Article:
On holidays and assumptions…

The holiday season is barreling down on us. In a few days here in the States, families will gather together to gorge on a dry bird doused in fattening gravy with a plethora of sides and a healthy dose of football games and conversations. Never mind that the roots of Thanksgiving should give us all a healthy case of heartburn; no matter what, it is accepted as a cultural norm that from now until the end of the year, we will come together, eat too much and hopefully have a groovy time.

Except that for millions of people, the holidays are anything but that idealized dream that is served up as a societal norm, so much so that we feel perfectly comfortable asking people we barely know about their holiday plans.

Until 2001, every Thanksgiving in my life was spent with my family of origin. Some years it sucked, some years  it was great but until 2001, that was my norm. Then I moved to Maine and the first year in Maine, traveling home to Chicago for the holidays simply wasn’t practical and then in my second year in Maine, my mother was ill and we put a hold on turkey day so that my mom could recover, never realizing that in a few short months, she would be gone…forever. In fact it was on Christmas Day 2003 that we would learn that her cancer had metastasized to her brain.

Thanksgiving 2004, my dad and brother made the trek to Maine and I attempted to keep the family traditions going but the truth is that for our family, the winter holidays would never be a joyful affair. The loss of our leader combined with the fact that her last holiday season on earth had been our personal hell just took the joy out of the season.

I would later attempt to create my own traditions as is often suggested especially after my daughter’s arrival. But being a tiny family in a place with no family and not really any close friends either often meant the holidays for us didn’t feel much like any other day except that I was worn out  by a day of cooking and cranky as hell, so much so that we all agreed that my cooking the holiday feast was a bad idea. Thus the tradition of gussing ourselves up and going out to eat on Thanksgiving was born. The first year it felt strange but with each subsequent year especially after the eldest child went off to college and couldn’t always make it home, thus reducing us to a trio, it made sense. For Christmas we decided to opt for Chinese for dinner with me preparing a reasonable brunch with homemade cinnamon rolls during the day.

Yet in choosing to find a way to get through the season of joy while not entertaining  the ghosts of a life long gone, it is has been interesting to see the reactions of others. Yet I am interested in why we assume that everyone approaches the holidays from the same paradigm. Considering that families are getting smaller and more spread out, why does this notion of a picturesque holiday season loom so large in our collective thoughts? Why, in our attempt to connect and make conversation, do we feel it appropriate to ask people we barely know about their holiday plans? I suppose one could say that I may be thinking too much on the subject but after finding myself engaged in one too many conversations about my own upcoming holiday plans, I was reminded of conversations with a dear friend who is almost 50 and single by choice. He has no kids and isn’t particularly close to his family of origin. Some years ago, I admit to being baffled by his comfort at what seemed at that time “odd” to me only now to realize that perhaps it was odd of me to bring my baggage to his door on holidays.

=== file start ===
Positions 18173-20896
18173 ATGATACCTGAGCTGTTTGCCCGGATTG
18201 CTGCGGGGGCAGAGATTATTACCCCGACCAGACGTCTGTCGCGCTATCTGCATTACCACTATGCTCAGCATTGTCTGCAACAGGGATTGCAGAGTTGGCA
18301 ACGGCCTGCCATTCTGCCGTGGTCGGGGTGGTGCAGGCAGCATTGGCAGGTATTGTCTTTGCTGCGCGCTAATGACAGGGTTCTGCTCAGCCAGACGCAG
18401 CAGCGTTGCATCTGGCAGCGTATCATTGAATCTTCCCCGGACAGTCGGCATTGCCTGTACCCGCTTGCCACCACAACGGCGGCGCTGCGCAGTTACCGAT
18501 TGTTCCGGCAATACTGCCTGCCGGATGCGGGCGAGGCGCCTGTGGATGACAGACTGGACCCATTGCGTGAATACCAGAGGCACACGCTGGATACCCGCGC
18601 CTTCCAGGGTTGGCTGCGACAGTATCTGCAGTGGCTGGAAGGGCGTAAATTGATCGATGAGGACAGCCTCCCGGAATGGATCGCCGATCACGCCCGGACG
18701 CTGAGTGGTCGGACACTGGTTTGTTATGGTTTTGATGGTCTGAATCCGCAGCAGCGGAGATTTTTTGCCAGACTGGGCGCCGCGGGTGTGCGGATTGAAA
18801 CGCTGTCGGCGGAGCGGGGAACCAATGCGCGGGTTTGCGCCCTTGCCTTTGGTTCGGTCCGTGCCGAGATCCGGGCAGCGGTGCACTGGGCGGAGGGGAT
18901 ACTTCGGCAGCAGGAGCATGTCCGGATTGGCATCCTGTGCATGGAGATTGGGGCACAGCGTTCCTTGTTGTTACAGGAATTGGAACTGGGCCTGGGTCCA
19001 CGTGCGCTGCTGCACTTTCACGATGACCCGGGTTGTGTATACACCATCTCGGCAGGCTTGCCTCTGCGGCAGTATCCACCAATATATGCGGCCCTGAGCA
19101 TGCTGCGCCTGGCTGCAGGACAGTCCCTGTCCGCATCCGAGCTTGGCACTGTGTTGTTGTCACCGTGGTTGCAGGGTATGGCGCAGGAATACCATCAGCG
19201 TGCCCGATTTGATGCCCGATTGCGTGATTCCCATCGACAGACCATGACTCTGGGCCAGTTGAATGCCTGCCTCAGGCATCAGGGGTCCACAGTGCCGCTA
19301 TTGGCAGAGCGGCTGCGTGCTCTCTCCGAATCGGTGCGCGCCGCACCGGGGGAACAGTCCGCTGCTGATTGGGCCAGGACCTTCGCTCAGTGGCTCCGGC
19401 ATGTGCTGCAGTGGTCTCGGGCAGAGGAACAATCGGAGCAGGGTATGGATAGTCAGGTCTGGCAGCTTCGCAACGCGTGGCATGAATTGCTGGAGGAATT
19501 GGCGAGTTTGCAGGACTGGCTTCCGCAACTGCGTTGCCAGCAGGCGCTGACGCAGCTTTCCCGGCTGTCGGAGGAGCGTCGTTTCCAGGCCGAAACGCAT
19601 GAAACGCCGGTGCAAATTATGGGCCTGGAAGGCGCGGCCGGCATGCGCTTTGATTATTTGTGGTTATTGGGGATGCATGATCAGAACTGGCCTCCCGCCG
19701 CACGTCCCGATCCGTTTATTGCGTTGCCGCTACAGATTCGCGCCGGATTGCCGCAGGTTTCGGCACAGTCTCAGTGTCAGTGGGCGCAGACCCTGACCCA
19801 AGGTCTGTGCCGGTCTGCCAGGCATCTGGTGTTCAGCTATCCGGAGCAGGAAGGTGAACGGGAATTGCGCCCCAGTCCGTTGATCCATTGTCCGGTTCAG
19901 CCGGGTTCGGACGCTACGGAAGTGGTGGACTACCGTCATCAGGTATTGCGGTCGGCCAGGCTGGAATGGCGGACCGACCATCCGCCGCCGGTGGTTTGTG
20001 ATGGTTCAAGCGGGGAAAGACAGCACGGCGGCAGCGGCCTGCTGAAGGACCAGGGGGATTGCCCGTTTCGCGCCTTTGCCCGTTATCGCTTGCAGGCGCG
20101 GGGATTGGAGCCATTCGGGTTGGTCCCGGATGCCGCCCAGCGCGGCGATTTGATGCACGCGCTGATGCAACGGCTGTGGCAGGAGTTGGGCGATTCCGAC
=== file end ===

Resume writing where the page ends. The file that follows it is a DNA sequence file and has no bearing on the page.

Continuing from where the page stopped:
The truth is that growing numbers of us are living lives that fall outside of the Ward and June Cleaver dream. We live in an era where family relationships are destroyed or altered over Facebook postings yet we cling to this idea that we will get together, break bread and it will be joyful. But at the same time, it makes us uncomfortable with other people’s comfort at accepting the hand that they have been dealt when it comes to family.

Early in my career, I worked at a homeless shelter and homeless shelters don’t exactly close for the holidays…hey homeless person, go back out on the streets today so that we get  the day off…nope, it doesn’t work like that. Being the low lady on the organizational totem pole, it meant that I had to work holidays, which meant a few years of truncated visits with my own family on the holiday. My mom, bless her heart, was pissed but she understood. Yet seeing people in the world who truly were alone and reliant on the kindness of strangers in many ways has served me well as I navigate a life that falls outside of the norm. I am comfortably uncomfortable with the remains of family that I have; after all, what are my options?

While I may be comfortably uncomfortable, it doesn’t mean that I want the pity of others just as my old friend didn’t want my pity. Instead we ought to do a better job of holding space and accepting that we all walk different paths. For me, it’s the pitying tones that just set me off because it’s in those moments that I feel like “other.” Gee, I am a Black, middle-aged woman in Maine, newly separated and I have virtually no family aside from one sibling and an aging father…can you say: Stands out like a sore thumb? I can’t raise all the family members lost to early death up from the dead. I cannot manufacture a life that does not exist. Instead I wish that we would make room for everyone’s realities and experiences. In fact I am convinced that if we did this in all areas of life, perhaps we would all be a little better off on this dusty rock. So enjoy the start of the holiday season if you are in a place that celebrates Thanksgiving Day and if you are alone or in a space where you aren’t celebrating the holiday, may you find a moment that feels right to you.
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